The Observer is a Student-run, daily print & online newspaper serving Notre Dame & Saint Mary's. Learn more about us.



Women’s Lacrosse: Halfpenny has new season philosophy

Matthew DeFranks | Tuesday, February 21, 2012

Everyone is on the bus — the energy bus, that is.

New Irish coach Christine Halfpenny has not only changed the philosophy of the program already this season, but also has altered the team’s reading list, requiring every player to read The Energy Bus. The book, written by Jon Gordon, was assigned over winter break and preaches positive energy in a team environment.

“You bring the attitude you’re going to bring and you stay focused on what you can control,” Halfpenny said.  “Positive thoughts bring positive outcomes sometimes. We’re just controlling what we can control right now. We’re showing up, trying to be as consistent as we can be, individually and collectively.”

After break finished, Halfpenny said the culture around the team really changed as more and more players bought into the new coach’s teachings.

The Irish displayed the result Sunday when No. 15 Notre Dame opened its season with a convincing 17-14 victory over then-No. 6 Stanford. In the game, senior attacker Maggie Tamasitis notched six assists while sophomore attacker Lindsay Powell scored a career-high five goals.

The Irish (1-0) started out quick, netting 12 goals in the first half alone.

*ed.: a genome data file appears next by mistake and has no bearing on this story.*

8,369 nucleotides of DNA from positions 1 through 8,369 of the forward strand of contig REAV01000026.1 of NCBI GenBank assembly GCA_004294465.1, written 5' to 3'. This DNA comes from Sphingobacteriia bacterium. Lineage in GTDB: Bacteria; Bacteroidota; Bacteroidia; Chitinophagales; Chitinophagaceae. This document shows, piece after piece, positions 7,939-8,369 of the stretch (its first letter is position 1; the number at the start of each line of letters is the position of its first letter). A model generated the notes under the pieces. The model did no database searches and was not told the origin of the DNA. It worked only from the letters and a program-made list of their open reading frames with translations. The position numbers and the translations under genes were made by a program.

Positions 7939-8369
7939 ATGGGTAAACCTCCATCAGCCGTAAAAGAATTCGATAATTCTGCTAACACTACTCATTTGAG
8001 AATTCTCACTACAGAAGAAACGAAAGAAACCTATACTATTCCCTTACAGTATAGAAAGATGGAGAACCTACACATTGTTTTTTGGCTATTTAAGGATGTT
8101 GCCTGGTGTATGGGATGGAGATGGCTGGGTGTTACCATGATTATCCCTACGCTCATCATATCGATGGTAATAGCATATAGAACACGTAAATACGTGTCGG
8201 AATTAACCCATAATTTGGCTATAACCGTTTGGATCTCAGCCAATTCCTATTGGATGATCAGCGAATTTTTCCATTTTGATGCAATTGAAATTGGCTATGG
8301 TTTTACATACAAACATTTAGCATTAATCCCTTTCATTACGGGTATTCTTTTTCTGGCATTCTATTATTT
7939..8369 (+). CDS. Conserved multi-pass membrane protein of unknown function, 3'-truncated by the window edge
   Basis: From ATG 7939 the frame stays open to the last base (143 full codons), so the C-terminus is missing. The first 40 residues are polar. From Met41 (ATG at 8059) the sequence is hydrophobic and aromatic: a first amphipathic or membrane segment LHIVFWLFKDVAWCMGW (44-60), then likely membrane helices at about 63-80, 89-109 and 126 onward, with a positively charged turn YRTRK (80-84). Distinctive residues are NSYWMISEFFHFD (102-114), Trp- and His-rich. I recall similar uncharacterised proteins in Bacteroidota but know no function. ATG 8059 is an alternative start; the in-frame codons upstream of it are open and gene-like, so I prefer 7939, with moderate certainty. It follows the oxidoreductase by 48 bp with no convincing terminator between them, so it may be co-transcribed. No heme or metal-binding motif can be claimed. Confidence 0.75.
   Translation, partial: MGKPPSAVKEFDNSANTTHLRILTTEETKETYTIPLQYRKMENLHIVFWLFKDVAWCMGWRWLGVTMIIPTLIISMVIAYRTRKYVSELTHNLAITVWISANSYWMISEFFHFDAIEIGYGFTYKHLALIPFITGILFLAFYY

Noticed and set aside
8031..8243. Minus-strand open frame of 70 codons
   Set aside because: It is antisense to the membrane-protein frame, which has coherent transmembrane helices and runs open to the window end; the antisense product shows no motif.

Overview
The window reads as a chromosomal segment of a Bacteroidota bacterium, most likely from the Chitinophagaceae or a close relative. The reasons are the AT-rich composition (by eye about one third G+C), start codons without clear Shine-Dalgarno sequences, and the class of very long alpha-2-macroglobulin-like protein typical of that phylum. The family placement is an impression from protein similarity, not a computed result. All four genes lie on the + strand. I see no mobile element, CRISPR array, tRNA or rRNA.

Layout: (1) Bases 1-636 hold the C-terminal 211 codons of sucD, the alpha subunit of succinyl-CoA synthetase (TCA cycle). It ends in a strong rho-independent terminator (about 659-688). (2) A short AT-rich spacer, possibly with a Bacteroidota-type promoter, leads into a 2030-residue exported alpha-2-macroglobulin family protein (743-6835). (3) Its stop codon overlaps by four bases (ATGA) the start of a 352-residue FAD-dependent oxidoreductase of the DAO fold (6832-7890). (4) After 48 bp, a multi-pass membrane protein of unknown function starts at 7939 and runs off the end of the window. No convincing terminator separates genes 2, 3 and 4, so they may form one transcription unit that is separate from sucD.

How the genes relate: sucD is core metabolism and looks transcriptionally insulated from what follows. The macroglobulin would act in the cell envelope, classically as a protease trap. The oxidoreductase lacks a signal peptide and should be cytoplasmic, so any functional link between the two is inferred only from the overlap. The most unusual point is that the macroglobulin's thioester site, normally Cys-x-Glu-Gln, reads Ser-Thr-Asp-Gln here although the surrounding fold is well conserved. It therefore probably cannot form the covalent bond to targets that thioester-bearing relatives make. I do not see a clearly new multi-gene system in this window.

“[A 12-goal first half is] like a coach’s dream,” Halfpenny said. “I think that when our girls stay in the system, we get a lot of openings. I think over half of our goals were assisted. That’s the style game we’re playing and the looks we’re getting are very much team-oriented.”

Notre Dame’s team-oriented approach appeared to be in full effect Sunday, as six different players found the back of the net.

“That just shows that we’re really a dynamic offense that can score in a number of different ways,” Halfpenny said. “[You would] see quick ball movement with an upbeat style. [You would see] a good high-paced tempo with a team-oriented offense. The ball goes through a lot of people’s hands.”

Before leaving William & Mary to come to Notre Dame, Halfpenny’s teams set single-season records for points, goals and draw controls while running her offensive system.

“We are working toward the ultimate goal of flying around a little bit more, overall athleticism, playing on instincts, some of that stuff we certainly saw,” Halfpenny said. “I think there was a little lack of discipline within this high-octane type of style, high tempo we want to see.”

On defense, the Irish have become more aggressive, resulting in 42 fouls in the season-opening win. Halfpenny said the fouls will happen when the defense puts on so much pressure.

“[You would] see a high pressure defense and be like ‘Whoa, I thought this was no contact,'” Halfpenny said.

Halfpenny and the Irish look to continue to grow in the new system when they face Duquesne on Saturday at noon at Arlotta Stadium.

Contact Matthew DeFranks at mdefrank@nd.edu